My book, Catholic Baby Names for Girls and Boys: Over 250 Ways to Honor Our Lady (Marian Press, 2018), is available to order from ShopMercy.org and Amazon (not affiliate links) — perfect for the expectant parents, name enthusiasts, and lovers of Our Lady in your life!

Year in review: 2020 (better than expected)

Happy feast (a day late) of Mary, the Mother of God!! And Happy New Year!! Have we ever been so happy to see a new year?!!

Last year was certainly the year of Bad Things. So much suffering, and none of us untouched, though many of us were scourged more than others.

As I started to go back through my posts from 2020, I wondered if this was going to be a bummer of a post — was there anything good that came out of this past year? I was quickly reminded that, yes!, there was so much good that came out of this past year: all your beautiful babies! Sancta Nomina exists for babies and their families — it was such a joy to be surrounded by the hope and love of each of you as I reread your stories. What a beautiful way to begin this new year! I know you’ll love to do so as well:

  • I did 66 baby name consultations in 2020, 25 of which I was given permission to post! You can find them (and all previous consultation posts) here.
  • I posted birth announcements for 40 babies! (All birth announcements can be found here.) Welcome again to Perrin Fae, Bosco Anthony, Michael Gabriel, Barbara Josephine, Lillian Joy, Liliane Cruz, Anna, Claude Indiana Emmanuel, Chiara Maris, Valor Joseph, Magnus Craig, Marigold Azélie, Lolek Augustine, Felicity Colette, Levi Nathaniel, Jeffery Sherwood, Charlotte Avery Katherine, Thérèse Lourdes, Noah Anthony, Benedict Campion Marie, Evangeline Truth, Elanor Josephine, Felix Owen, Sojourn Hyssop Arise, Magdalene Anne, Arthur Paul, Michael Augustine, Iris Miriam, Bernadette Frances, Henry Kapaun, Aurelia-Rose Celeste, Titus Joseph, Magdalen Gianna, Tristan Raphael, Oskar Karl Wolfgang, William Daniel, Judah Abraham, Ann Margaret, Philip Charles, and Agnes Therese Marie! Some of our favorite public Catholic personalities and businesses are represented in this list of new babies, including Studio Senn, Catholic All Year, Just Love Prints, Rose Harrington Art, Philip Rivers, In Honor of Design, Leah Darrow, Camp Patton, and Trials of Faith (I love supporting all of you who are doing your part to be light in the world!). Some of these babies join older siblings who had previously been celebrated on the blog — it’s such fun to see families grow! I love welcoming new families as well — thank you for sharing your baby joy!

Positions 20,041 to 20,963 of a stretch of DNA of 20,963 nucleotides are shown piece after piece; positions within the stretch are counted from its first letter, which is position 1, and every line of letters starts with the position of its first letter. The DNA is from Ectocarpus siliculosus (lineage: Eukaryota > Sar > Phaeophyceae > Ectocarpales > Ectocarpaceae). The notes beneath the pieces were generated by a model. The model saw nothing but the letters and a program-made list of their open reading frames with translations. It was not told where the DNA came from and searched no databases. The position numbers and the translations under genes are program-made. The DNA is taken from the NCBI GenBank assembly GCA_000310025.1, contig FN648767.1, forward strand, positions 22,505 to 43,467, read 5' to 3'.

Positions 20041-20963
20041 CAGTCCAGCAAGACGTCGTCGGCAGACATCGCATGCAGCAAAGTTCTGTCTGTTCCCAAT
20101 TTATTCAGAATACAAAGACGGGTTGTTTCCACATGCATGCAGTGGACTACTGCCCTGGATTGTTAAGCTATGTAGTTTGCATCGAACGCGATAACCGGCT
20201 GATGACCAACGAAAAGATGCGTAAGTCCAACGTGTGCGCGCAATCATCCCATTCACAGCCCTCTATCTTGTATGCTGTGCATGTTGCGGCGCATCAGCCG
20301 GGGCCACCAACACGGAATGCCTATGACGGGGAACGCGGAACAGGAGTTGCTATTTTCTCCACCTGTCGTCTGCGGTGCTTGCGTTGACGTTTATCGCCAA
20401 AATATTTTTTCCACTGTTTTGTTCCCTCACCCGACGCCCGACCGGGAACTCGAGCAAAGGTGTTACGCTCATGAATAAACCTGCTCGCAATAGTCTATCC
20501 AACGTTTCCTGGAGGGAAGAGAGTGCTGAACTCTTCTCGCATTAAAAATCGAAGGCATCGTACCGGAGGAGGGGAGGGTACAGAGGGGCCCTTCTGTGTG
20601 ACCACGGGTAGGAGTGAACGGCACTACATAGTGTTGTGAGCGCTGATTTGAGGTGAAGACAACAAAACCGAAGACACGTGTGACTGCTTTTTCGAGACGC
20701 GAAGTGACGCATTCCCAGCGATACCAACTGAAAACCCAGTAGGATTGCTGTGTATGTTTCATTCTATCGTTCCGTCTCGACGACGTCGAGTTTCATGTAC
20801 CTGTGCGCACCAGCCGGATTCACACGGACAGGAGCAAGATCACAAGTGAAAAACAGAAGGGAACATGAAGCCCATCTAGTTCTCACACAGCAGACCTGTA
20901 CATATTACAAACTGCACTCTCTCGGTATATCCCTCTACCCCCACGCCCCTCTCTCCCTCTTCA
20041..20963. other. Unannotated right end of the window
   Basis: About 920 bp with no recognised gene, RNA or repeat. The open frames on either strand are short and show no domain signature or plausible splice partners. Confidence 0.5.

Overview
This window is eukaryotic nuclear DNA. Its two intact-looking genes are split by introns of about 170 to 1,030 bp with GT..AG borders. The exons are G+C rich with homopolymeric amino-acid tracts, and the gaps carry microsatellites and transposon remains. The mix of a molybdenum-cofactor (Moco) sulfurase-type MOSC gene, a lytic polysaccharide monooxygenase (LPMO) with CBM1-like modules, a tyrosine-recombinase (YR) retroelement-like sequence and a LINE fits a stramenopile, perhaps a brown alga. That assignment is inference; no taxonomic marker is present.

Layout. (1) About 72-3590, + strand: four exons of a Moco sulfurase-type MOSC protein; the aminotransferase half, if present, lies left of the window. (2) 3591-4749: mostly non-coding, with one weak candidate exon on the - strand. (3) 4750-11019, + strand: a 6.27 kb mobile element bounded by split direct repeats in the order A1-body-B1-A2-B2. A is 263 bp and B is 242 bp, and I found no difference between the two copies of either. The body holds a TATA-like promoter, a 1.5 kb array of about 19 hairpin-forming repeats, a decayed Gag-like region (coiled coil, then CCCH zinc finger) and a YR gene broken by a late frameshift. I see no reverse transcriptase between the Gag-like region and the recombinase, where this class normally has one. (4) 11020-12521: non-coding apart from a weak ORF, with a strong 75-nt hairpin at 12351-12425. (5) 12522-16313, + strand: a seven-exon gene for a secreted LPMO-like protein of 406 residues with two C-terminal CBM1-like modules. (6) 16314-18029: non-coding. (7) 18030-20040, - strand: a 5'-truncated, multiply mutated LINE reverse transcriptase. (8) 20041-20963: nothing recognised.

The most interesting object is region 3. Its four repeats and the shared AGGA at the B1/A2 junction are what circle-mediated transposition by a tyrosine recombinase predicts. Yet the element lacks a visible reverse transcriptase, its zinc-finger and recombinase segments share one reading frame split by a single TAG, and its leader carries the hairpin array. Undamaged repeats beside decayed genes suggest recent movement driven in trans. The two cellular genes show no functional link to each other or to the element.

The hardships of the past year weren’t absent from the blog, however. I wrote specifically about the wretched virus a couple of times:

I shared resources for continuing the fight to overcome racial injustice:

And I wrote about the sad life of Norma McCorvey (Jane Roe) and the sad deaths of Kobe and Gianna Bryant and their co-passengers.

In the business-as-usual category, I shared some thoughts on the 2019 name data that was finally released by the Social Security Administration after a several-months-long delay. I was so grateful to be able to take my annual St. Anne pilgrimage to thank her for her care for us all. I posted some Fun Friday questions:

I did some name spotlights:

I shared these name stories:

I welcomed one “celebrity guest”:

And I pulled together these meaty posts:

I continued writing for CatholicMom.com:

And Nameberry:

I again offered my now-annual and super-popular (thank you!!) Black Friday/Cyber Monday baby name consultation deals, and instituted the Consultation-for-Book deal, which will continue indefinitely!

One weird thing that happened is that WordPress did some sort of site redesign that has affected my ability to see comments on posts as they come in — by the time I realized this a few months ago, I’d already received a whole bunch of comments, and as anyone who has ever emailed me has likely encountered, when I have a backlog of something (emails, comments) it takes me a looong time to get caught up. I’m still not caught up on post comments — I’m at least a couple months behind. I’m so sorry! I’ve always loved the conversation on here in the comments, and I’m always writing, “Catch up on blog comments” on my daily to-do list. I’ll keep plugging away!

For 2021: It’s the Year of St. Joseph! I can’t wait to see all the babies named for our good St. Joseph! And I have some new ideas for Sancta Nomina that I think you’ll love! Keep your eyes peeled over the next couple of months, and in the meantime, I hope you continue to enjoy the content that we all love: consultations and birth announcements and I’m always happy to receive name stories about the beautiful ways you’ve reflected our faith in your children’s names, whether you’ve had a consultation or not!

As always, my every-year word for Sancta Nomina is gratitude: for all of you, for this beautiful ministry I’ve been allowed to have, for the joy and hope your babies and the names for our faith provide, and for the love God has for each one of us. ❤ ❤ ❤


My book, Catholic Baby Names for Girls and Boys: Over 250 Ways to Honor Our Lady (Marian Press, 2018), is available to order from ShopMercy.org and Amazon (not affiliate links) — perfect for the expectant parents, name enthusiasts, and lovers of Our Lady in your life!